Want Accountability For Police Impropriety?
Wheaton Illinois City Council & Mayors Office :http://www.wheaton.il.us/government/citycouncil.aspx?id=328
City of Wheaton IL Mayors office: http://www.wheaton.il.us/contactus/default.aspx
American Civil Liberties Union :Fighting Police Abuse- Community Action Manual :http://www.aclu.org/racial-justice_prisoners-rights_drug-law-reform_immigrants-rights/fighting-police-abuse-community-ac
Police abuse and corruption resources: http://policecrimes.com/police_brutality/Illinois_police.html
Northwestern Center for Police Misconduct: http://www.law.northwestern.edu/cwc/issues/causesandremedies/Policemisconduct/Illinoiscases.html
Investigating Police Misconduct: http://www.iml.org/files/pages/1690/policemisconduct.pdf
Wheaton Police email: email@example.com phone: (630) 260-2161
Wheaton IL Police Address: 900 West Liberty Drive Wheaton, IL 60187
COP WATCH: The Copwatch Database is a permanent, searchable repository of complaints filed against police officers. http://www.copwatch.org/ Have YOU been wronged by the Wheaton Police or Chief Fields ?? File a complaint and lets clean up the 66+ member police force and get the bad apples OUT!
Here is a Good video on how to properly deal with these Bad Cops and how to better create Good Police/Community relations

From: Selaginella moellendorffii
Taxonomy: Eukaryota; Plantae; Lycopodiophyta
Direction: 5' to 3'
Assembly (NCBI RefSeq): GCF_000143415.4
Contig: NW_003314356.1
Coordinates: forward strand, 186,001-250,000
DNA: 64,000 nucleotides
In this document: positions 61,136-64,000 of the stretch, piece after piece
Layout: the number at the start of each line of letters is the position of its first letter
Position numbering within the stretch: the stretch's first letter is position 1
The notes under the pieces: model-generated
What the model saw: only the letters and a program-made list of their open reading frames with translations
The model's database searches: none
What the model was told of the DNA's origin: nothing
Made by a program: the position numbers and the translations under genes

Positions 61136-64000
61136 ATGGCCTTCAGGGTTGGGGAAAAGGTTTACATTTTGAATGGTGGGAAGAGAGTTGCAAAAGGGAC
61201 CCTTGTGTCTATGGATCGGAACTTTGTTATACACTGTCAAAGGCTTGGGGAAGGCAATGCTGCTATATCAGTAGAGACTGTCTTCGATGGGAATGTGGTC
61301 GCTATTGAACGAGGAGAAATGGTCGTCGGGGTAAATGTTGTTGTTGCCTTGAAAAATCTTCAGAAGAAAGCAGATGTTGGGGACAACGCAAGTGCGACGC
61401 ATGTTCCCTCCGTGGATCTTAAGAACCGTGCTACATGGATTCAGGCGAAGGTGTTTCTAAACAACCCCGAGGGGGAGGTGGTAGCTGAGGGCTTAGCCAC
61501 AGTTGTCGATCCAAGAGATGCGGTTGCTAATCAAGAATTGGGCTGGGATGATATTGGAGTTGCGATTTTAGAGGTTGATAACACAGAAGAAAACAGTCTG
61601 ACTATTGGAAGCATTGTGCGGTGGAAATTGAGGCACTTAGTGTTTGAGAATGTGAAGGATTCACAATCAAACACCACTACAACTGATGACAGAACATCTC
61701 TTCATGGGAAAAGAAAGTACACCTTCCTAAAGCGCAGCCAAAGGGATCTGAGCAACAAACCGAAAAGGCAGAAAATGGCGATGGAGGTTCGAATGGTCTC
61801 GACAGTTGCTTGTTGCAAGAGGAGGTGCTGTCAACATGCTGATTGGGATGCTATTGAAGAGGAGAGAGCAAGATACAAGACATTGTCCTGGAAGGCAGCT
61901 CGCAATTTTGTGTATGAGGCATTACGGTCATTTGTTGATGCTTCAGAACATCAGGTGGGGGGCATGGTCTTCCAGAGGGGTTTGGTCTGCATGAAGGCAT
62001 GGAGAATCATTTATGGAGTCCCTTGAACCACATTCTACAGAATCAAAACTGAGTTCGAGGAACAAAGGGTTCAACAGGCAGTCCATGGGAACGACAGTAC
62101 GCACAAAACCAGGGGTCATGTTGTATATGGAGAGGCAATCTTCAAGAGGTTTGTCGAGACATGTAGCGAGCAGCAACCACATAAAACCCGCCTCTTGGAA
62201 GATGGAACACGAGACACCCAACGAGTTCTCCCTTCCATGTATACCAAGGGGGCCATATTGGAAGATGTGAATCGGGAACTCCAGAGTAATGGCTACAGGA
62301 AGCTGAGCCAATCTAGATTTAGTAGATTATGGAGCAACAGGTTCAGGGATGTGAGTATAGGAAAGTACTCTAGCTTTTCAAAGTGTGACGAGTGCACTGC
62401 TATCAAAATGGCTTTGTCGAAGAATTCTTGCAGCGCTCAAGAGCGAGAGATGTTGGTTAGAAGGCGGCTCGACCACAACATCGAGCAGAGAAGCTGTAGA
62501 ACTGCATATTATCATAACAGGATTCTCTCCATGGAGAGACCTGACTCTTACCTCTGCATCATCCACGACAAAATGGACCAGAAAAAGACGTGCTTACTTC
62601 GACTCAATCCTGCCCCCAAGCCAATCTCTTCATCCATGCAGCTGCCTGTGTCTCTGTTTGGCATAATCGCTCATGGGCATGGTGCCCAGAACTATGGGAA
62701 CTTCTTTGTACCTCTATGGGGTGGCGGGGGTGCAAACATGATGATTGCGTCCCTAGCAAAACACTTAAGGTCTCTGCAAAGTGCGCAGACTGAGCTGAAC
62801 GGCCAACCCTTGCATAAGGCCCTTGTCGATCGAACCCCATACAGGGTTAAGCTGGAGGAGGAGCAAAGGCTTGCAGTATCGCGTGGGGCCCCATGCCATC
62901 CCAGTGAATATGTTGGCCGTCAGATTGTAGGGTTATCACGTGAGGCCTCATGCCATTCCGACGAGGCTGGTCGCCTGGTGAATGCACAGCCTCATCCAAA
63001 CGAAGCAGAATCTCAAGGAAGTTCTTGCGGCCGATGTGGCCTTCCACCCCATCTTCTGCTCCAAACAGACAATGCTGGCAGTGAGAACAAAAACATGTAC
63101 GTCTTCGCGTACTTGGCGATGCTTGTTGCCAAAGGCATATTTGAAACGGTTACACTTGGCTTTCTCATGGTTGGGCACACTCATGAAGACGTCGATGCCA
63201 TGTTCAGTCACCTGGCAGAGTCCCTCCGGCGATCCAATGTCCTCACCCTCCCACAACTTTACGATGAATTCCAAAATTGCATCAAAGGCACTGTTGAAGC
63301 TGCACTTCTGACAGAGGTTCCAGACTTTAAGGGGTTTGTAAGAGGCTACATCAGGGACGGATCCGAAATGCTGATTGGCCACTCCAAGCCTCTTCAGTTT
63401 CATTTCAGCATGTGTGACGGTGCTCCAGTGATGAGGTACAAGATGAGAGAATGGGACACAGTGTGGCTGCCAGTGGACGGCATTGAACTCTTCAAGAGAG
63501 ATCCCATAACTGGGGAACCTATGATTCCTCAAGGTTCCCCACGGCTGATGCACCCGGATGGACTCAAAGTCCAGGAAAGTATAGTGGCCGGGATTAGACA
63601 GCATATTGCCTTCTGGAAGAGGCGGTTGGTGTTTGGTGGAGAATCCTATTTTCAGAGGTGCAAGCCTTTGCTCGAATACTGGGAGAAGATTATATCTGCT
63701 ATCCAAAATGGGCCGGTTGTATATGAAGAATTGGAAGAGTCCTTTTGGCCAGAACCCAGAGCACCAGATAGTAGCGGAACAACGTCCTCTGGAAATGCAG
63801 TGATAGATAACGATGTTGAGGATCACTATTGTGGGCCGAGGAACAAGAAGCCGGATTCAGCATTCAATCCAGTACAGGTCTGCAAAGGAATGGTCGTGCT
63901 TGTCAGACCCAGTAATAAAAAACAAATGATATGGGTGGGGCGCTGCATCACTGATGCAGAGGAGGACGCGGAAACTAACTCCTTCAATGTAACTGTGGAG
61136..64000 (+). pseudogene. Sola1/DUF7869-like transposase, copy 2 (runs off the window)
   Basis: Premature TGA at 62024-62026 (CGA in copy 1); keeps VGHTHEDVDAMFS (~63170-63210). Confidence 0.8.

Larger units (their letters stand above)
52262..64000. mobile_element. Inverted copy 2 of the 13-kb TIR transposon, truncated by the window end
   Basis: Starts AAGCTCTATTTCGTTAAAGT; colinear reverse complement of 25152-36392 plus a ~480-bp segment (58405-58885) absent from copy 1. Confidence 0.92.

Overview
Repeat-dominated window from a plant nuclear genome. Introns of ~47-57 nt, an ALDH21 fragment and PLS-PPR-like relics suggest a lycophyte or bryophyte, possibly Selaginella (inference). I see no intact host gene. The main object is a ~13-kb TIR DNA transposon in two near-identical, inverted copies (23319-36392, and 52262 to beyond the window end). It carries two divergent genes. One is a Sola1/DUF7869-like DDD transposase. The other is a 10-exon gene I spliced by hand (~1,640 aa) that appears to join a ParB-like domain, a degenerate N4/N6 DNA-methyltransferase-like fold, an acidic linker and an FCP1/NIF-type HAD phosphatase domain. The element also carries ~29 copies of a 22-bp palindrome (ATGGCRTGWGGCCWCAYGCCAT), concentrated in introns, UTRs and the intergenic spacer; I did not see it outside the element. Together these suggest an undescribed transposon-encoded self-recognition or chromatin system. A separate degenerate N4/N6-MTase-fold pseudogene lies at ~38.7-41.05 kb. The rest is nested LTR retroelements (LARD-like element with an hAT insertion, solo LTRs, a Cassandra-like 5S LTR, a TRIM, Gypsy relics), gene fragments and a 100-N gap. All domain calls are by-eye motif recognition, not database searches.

The only reason we include the following disclaimer is because our legal department says we must. DISCLAIMER: All of the officers and support personnel mentioned below are innocent of any criminal, civil, procedural, or administrative wrongdoing until proven guilty or liable in a court of law or other properly constituted tribunal. These parties are encouraged to submit rebuttals to these charges. This material is not currently presented as fact and you should view the documents in their entirety and form your own opinion(s).
Hello Miranda Lin –
But what type of punishment the officer could receive – and whether the details are made public – will depend on the outcome of an internal probe by the department.
“The bottom line is: Is this officer going to held accountable?” Field said. “Yes. But I am not going to go into hypotheticals.”
Field said he won’t decide what action to take until the investigation is completed into what caused the veteran officer to leave the roadway about 4 a.m. Thursday and smash through the front door of a house on the 100 block of Brighton Drive. No one was injured in the crash.
Authorities have said they believe the officer might have fallen asleep while working a patrol shift that begins at 10:40 p.m. and ends at 7 a.m. There are no indications drugs or alcohol were involved.
The investigation will first determine whether the officer should be issued a traffic citation.
“Tickets are discretionary,” Field said. “If we believe that there are elements of the offense here, can we write her a ticket? Yes. Or can we handle it administratively through discipline?”
If Wheaton decides to issue a traffic citation, it wouldn’t be unusual.
Naperville Police Chief David Dial said officers can be ticketed just like any other motorist.
“We issue citations at the scene of a traffic accident to the driver of the vehicle who is responsible for the crash,” Dial said. “And if a driver happens to be a police officer, then the police officer gets a ticket.”
Should Wheaton decide to handle the issue administratively, Field said the officer’s immediate supervisor will review what happened and make a recommendation on what punishment, if any, should be given.